Identity theft, cancer detection among interactive demos at UH event

HOUSTON, March 31, 2006 Cancer detection, homeland security and Mars topography are among the subjects of 12 interactive displays that will be showcased during an open house at the University of Houston.

Open to the public, the event will be held 10 a.m. to 4 p.m., Saturday, April 8 on the fifth floor of the Philip G. Hoffman Building at Entrance 14, off Cullen Boulevard at UH, and is hosted by the computer science department. To see all available demonstrations will take about two hours.

It is being held to educate the public on the future of computing and provide information to high school and community college students interested in pursuing a computer science education.

"The exhibits we have lined up introduce a totally new way of approaching computer science and demonstrate a renewed impact of our work on society," said Marc Garbey, UH computer science professor and chair of the department. "This is an exciting time in our field, because interdisciplinary collaborations and sophisticated computing are allowing computer scientists to create tools and solve problems in areas like the environment and medicine."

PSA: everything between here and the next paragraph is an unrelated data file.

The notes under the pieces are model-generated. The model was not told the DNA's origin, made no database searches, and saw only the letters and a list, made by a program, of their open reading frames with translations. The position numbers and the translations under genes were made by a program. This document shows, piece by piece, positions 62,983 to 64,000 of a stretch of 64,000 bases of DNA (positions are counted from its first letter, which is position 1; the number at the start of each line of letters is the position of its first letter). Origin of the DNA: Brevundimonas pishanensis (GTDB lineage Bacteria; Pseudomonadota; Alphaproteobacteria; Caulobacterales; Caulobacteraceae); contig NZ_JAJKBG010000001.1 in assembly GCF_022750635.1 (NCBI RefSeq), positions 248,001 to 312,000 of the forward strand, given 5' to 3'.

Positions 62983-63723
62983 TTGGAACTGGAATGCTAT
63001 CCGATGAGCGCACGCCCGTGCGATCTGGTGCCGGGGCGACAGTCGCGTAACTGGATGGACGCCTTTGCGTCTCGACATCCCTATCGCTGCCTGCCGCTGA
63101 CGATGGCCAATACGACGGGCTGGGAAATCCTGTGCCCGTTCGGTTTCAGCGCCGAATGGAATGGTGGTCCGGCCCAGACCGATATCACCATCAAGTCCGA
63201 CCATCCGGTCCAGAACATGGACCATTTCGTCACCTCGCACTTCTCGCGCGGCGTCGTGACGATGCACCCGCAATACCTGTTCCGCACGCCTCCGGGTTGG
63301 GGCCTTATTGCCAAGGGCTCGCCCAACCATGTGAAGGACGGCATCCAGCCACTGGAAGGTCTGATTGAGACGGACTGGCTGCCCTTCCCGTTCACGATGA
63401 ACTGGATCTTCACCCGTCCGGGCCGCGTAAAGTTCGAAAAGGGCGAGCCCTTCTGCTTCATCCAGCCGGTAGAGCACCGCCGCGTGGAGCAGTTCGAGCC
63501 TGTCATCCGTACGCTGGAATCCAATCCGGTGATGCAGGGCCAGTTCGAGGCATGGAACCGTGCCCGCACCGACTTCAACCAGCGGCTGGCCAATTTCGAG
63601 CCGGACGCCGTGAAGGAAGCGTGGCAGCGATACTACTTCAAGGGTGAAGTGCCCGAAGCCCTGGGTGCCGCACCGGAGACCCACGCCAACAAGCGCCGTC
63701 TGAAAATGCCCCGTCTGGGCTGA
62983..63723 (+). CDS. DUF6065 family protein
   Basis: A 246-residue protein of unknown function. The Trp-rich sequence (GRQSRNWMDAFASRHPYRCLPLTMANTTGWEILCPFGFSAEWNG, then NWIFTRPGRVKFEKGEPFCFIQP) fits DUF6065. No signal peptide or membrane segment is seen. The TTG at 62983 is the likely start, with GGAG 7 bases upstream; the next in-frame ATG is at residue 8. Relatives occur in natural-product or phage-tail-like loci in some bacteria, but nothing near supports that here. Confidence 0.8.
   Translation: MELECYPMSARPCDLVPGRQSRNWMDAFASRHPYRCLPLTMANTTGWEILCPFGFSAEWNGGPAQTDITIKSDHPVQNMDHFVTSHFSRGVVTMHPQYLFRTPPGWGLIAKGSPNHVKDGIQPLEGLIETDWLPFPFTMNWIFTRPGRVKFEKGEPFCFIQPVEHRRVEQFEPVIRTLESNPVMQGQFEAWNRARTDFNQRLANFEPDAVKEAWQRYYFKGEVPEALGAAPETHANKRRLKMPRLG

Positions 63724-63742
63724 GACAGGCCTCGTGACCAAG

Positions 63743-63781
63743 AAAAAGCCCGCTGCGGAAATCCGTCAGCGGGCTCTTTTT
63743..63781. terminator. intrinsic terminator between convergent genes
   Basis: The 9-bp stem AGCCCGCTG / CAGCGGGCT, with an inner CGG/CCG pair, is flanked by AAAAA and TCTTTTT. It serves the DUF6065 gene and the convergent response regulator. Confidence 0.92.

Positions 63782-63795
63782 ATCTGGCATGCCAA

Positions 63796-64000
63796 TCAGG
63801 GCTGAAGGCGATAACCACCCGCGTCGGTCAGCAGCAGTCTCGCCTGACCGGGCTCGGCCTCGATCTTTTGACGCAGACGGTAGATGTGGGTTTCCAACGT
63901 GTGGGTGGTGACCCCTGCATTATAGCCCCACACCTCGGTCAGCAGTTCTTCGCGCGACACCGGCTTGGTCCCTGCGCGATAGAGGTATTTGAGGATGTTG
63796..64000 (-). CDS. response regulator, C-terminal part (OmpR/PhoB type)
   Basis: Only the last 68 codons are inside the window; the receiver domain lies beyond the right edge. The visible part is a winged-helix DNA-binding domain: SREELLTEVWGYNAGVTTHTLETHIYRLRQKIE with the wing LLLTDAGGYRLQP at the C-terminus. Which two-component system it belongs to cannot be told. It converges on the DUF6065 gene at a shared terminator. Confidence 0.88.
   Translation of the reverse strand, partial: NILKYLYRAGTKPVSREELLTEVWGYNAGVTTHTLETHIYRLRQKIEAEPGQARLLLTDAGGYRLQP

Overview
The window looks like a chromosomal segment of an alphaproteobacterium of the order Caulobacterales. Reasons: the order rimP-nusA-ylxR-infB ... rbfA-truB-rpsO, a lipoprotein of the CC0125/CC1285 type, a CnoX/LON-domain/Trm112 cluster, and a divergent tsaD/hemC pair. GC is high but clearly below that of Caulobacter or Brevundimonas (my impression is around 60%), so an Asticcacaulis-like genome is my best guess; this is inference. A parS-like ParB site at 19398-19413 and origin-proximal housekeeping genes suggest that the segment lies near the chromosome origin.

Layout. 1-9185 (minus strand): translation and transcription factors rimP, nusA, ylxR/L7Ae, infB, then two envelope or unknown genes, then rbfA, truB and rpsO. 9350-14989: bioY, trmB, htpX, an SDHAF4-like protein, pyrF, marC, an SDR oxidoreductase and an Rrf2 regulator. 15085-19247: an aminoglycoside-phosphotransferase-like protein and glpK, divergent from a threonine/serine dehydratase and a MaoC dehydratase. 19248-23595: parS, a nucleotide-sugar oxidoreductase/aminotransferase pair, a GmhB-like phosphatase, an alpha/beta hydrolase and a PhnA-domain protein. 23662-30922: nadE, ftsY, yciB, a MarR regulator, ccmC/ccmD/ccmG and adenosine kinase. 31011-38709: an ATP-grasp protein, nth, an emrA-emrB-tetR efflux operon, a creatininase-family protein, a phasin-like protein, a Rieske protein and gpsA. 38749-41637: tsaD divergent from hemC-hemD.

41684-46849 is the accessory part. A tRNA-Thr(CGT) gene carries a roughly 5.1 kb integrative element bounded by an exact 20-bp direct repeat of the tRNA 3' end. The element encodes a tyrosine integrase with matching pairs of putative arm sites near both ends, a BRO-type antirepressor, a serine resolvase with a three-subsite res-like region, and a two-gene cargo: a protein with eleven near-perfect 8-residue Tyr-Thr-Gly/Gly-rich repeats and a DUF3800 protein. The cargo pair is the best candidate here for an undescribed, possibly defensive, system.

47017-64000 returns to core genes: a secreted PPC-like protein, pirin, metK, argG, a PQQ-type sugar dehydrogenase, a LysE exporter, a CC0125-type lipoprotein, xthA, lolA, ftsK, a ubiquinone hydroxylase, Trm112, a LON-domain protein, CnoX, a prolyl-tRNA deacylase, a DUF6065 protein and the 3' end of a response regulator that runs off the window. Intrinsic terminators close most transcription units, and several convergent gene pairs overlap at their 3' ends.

About a million dollars worth of equipment will be on display, such as a high-performance computing booth used by UH researchers to solve problems ranging from modeling Houston's air quality to creating designer drugs targeted at cancer, Alzheimer's and other diseases. Other demonstrations will include a display of computational biomedicine techniques that look at cells for early signs of cancer, as well as have applications in heart attack risk detection.

Additional exhibits involve high-tech animation, smart robots, thermal facial imaging for health screening at a distance, 3-D infrared face recognition for identity theft, brain activity analysis for understanding brain function and behavior, teaching geometry to a computer through machine learning, remotely controlling robot cars and charact


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